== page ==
PITTSBURGH (KDKA) — Ask Gov. Tom Corbett why he lost reelection, and he has a pretty simple answer.

“We delivered on the promises we made in 2010 of fiscal discipline, of limited government, and of free enterprise. And when I made those promises, I said I was going to do what is right for Pennsylvania, the tough decision, and people may not like it. Well, obviously they didn’t like it,” Corbett told supporters at his election night rally.

But it’s much more complex than that.

After all, there was a huge national wave for Republicans on Tuesday, but Corbett couldn’t catch the wave.

“It was a very good Republican day,” GOP political consultant Mike DeVanney told KDKA political editor Jon Delano. “Obviously, at the top of the ticket, the governor’s race, it was really a disappointment.”

Many political consultants like DeVanney say the loss had less to do with Corbett’s policies than his personality and style.

“Gov. Corbett went into that as Attorney General Tom Corbett. Perhaps they treated those first months like it was a grand jury presentment where you stay in and keep your folks together, but you’re not bringing people in,” said DeVanney. “And that’s not how you’re going to get other key stakeholders and legislators who you need to pass your initiatives on board.”

Corbett, who can be quite friendly in one-on-one gatherings, struggled to communicate with the larger public.

“Unfortunately, this was perhaps not a job where his skill sets were best suited. And communication is a very important part of the role of governor,” DeVanney said.

And that left an opportunity for his opponents to define Corbett in the worst possible light.

“One of the first rules of politics is that you don’t let your opponents define you, and a lot of the last four years was not spent on the offense of telling that story, and I think we saw the results of that last night,” DeVanney said.

Tom Wolf himself may not be a great communicator either, but in this election all that mattered was that he wasn’t Tom Corbett.

“I said I might be a one-term governor, and I am,” he told supporters.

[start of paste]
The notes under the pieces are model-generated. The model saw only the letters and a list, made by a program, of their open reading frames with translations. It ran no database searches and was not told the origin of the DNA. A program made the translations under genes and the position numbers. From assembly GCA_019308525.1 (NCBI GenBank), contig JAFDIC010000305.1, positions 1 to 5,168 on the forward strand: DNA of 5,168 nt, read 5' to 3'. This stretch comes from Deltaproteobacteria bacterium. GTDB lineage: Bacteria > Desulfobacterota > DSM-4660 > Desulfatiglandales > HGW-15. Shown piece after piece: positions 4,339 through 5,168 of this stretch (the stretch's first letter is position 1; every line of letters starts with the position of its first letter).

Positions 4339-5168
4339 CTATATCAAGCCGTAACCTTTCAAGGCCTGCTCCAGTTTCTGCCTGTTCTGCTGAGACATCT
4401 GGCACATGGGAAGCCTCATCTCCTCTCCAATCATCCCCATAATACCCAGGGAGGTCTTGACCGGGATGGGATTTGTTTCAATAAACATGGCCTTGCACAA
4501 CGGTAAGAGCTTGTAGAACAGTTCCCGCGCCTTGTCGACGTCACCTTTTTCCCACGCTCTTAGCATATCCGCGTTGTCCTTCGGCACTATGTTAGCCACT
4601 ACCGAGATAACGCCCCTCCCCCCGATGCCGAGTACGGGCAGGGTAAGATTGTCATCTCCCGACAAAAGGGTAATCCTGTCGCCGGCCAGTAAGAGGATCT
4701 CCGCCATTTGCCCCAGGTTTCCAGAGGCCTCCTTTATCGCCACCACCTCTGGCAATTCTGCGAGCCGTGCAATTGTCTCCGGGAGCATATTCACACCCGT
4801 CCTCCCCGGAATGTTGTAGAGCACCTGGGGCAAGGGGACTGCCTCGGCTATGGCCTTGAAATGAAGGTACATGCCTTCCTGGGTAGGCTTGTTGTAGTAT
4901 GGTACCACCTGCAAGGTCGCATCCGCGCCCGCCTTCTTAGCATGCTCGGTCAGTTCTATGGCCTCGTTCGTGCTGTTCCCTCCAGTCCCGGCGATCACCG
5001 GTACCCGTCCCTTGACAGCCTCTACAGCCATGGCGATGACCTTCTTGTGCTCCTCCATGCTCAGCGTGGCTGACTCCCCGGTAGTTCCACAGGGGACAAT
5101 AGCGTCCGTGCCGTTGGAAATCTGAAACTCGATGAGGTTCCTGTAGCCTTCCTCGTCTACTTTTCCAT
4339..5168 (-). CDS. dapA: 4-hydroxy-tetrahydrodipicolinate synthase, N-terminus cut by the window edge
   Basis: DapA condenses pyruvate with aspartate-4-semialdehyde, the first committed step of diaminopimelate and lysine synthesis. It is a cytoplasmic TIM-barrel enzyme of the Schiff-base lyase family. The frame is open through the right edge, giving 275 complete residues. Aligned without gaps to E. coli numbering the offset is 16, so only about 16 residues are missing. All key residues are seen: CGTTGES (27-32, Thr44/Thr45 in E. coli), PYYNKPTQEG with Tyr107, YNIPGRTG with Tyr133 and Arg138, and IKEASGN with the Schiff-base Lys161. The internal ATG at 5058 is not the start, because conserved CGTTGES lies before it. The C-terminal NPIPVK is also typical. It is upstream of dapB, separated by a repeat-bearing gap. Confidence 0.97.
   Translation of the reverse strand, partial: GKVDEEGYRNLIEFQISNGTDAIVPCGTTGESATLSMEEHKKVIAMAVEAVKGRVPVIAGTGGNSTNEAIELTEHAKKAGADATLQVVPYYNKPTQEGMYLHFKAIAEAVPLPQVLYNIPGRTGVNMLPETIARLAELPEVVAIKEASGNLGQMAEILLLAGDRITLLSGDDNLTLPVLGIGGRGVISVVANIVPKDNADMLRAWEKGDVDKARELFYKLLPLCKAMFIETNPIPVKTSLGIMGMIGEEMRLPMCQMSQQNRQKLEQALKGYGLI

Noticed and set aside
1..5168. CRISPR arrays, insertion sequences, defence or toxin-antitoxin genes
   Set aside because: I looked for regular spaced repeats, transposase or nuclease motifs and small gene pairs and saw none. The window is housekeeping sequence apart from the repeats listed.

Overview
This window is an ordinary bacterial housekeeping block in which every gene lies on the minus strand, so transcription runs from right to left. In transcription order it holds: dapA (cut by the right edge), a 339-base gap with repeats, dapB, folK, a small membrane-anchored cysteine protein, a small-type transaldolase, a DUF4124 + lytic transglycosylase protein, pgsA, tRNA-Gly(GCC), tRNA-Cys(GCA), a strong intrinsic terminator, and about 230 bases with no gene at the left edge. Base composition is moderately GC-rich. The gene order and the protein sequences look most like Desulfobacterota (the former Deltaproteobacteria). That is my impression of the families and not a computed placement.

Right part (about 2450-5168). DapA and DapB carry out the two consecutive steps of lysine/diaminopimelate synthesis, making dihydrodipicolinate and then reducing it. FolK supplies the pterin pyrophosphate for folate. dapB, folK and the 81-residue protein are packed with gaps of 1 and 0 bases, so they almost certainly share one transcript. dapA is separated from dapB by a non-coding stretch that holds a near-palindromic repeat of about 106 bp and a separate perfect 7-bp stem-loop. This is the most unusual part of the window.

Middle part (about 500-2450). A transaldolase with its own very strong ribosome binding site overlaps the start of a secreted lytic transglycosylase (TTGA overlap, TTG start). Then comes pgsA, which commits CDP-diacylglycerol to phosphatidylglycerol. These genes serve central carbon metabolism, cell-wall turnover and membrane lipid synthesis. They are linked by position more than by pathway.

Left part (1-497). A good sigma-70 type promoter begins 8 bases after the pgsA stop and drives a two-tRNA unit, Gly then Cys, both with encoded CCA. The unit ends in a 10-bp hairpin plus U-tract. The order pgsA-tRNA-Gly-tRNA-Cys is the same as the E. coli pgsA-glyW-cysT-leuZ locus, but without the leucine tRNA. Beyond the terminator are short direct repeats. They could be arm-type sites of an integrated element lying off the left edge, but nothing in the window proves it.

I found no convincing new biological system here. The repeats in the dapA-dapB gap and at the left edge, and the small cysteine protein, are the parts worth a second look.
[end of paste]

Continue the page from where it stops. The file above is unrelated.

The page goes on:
Corbett, who carried Allegheny County four years ago, lost his home county this year by 58,000 votes.

And Democratic efforts to turn out votes in their Philadelphia stronghold seemed to work.

Wolf beat Corbett there by 282,000 votes.

Tuesday night was the fun time for the Governor-elect Tom Wolf. Now the hard work begins, and his biggest potential problem may be the Republican-controlled General Assembly in Harrisburg.

“We’ve grown the majority in the state Senate, and we’ve grown the majority in the state House to historic proportions,” noted DeVanney.

The incoming state House will have 119 Republicans and only 84 Democrats, while the new state Senate has 30 Republicans and just 20 Democrats.

The big Republican majorities will make it harder for the Democratic governor, says DeVanney.

“That’s going to be a challenge. He isn’t going to be able to do as he did in business and say, ‘I want to do this’ and his employees will just execute it. He’s going to have to be very deft in dealing with the legislature,” DeVanney said.

Many legislators of both parties felt Gov. Corbett ignored them, so that gives Governor-elect Wolf an opening to create a better relationship with the Republican leaders.

And some of Wolf’s agenda, as outlined at his Victory Party, might be the basis for compromise:

“We need to reestablish education as a priority in Pennsylvania.”

“We’ve got to make sure we are creating good jobs here in Pennsylvania.”

“We have natural resources here. We have to take advantage of those natural resources responsibly, but we have to take advantage of them.”

“Pennsylvania simply cannot be open for just a few favored cronies. We have to be open for business for everybody.”

Noted DeVanny, “Both Tom Wolf and the leadership in the legislature, we do want Pennsylvania open to everybody. But where the rubber meets the road is in the policy, and it’s going to be a very exciting next four years to see how these group of folks work together.”

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